Fever is when a human’s body temperature goes above the normal range of 36–37° Centigrade (98–100° Fahrenheit). It is a common medical sign. Other terms for fever include pyrexia and controlled hyperthermia.
What are the causes of a fever?
- Weather changes
- Rheumatoid arthritis
- Some medications
- Overexposure of skin to sunlight, or sunburn
- Heatstroke, caused by exposure to high temperatures or prolonged strenuous exercise
- Silicosis, a type of lung disease caused by long-term exposure to silica dust
- Amphetamine abuse
- Alcohol withdrawal
What are the symptoms of a fever?
Symptoms of fevers are based on the severity of them. Common symptoms include:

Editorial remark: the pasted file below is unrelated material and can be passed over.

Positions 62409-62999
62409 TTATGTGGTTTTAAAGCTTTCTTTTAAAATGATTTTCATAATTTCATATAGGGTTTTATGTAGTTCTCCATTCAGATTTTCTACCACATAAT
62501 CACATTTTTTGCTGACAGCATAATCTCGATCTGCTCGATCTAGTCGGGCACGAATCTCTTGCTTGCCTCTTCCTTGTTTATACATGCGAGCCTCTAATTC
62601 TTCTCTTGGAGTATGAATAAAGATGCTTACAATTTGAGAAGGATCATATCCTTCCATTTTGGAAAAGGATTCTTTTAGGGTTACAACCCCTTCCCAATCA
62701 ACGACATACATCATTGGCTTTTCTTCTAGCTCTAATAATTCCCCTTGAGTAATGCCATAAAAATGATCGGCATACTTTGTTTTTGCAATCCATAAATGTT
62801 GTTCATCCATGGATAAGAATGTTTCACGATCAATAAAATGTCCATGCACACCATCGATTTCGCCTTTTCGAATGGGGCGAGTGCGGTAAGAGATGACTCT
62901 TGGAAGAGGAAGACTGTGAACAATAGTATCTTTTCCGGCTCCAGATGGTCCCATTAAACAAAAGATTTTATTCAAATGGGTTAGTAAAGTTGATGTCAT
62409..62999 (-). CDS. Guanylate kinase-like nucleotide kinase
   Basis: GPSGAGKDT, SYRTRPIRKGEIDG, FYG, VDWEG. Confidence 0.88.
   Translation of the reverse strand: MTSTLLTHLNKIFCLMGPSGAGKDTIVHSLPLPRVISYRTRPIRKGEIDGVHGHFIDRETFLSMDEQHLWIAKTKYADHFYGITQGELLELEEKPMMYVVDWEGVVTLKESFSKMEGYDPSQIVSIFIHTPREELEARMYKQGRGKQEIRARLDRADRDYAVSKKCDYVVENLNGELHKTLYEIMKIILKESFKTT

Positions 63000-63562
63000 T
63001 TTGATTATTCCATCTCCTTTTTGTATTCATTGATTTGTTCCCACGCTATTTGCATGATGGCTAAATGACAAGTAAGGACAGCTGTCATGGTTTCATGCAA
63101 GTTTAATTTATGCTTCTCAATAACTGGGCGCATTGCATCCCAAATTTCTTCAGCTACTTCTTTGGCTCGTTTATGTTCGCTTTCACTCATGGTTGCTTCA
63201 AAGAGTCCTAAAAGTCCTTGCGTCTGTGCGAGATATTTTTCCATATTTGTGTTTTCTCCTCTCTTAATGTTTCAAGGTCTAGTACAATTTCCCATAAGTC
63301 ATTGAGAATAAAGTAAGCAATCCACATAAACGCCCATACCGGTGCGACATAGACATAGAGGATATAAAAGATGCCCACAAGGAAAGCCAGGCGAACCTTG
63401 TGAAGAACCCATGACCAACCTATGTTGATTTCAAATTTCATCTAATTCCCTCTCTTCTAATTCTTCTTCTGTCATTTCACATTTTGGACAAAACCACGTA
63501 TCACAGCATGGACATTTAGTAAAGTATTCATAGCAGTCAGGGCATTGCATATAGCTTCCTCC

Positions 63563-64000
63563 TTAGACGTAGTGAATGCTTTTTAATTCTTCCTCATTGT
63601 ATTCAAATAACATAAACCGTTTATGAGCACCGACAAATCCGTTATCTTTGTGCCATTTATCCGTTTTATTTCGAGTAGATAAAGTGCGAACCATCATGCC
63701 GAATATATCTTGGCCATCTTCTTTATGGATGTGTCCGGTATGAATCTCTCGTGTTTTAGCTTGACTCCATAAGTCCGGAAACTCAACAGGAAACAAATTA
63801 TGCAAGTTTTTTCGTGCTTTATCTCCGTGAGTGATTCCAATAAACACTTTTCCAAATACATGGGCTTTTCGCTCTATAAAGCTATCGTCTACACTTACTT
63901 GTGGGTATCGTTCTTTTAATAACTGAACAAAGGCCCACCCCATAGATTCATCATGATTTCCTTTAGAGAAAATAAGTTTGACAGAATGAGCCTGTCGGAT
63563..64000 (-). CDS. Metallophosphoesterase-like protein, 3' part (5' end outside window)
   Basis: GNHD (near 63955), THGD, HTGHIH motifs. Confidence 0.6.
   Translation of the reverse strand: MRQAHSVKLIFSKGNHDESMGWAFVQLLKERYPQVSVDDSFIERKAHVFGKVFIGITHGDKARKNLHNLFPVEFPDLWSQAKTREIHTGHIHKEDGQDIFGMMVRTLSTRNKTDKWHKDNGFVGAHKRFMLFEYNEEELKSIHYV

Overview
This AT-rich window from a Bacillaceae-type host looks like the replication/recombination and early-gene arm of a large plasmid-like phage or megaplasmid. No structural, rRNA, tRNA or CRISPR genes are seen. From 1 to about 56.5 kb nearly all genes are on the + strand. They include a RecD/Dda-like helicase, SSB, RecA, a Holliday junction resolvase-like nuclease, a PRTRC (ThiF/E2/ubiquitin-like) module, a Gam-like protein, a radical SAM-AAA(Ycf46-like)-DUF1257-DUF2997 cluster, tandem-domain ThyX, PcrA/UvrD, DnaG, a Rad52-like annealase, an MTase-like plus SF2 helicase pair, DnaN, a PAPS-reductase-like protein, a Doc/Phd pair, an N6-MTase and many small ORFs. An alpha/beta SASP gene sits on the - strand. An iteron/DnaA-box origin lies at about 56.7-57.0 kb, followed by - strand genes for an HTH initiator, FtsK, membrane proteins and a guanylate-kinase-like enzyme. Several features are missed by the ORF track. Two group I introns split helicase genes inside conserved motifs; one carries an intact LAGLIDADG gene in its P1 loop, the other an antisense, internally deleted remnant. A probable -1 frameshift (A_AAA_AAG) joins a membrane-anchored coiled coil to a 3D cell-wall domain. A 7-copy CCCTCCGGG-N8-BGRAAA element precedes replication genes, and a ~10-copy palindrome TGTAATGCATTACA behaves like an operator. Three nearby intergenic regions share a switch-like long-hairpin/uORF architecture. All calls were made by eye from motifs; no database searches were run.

- feeling cold when nobody else does
- lack of appetite
- dehydration — preventable if the person drinks plenty of fluids
- hyperalgesia, or increased sensitivity to pain
- problems in concentrating
- If the fever is high, there may also be extreme irritability, confusion, delirium, and seizures.
Care for a fever depends on its severity. A low-grade fever with no other symptoms doesn’t typically require medical treatment. Drinking fluids and resting in bed are usually enough to fight off a fever.
When a fever is accompanied by mild symptoms, such as general discomfort or dehydration, it can be helpful to treat elevated body temperature by:
- making sure the room temperature where the person is resting is comfortable
- taking a regular bath or a sponge bath using lukewarm water
- taking acetaminophen or ibuprofen
- drinking plenty of fluids
A visit to a doctor is recommended if fever persists after the home remedies. Oral medication might be prescribed.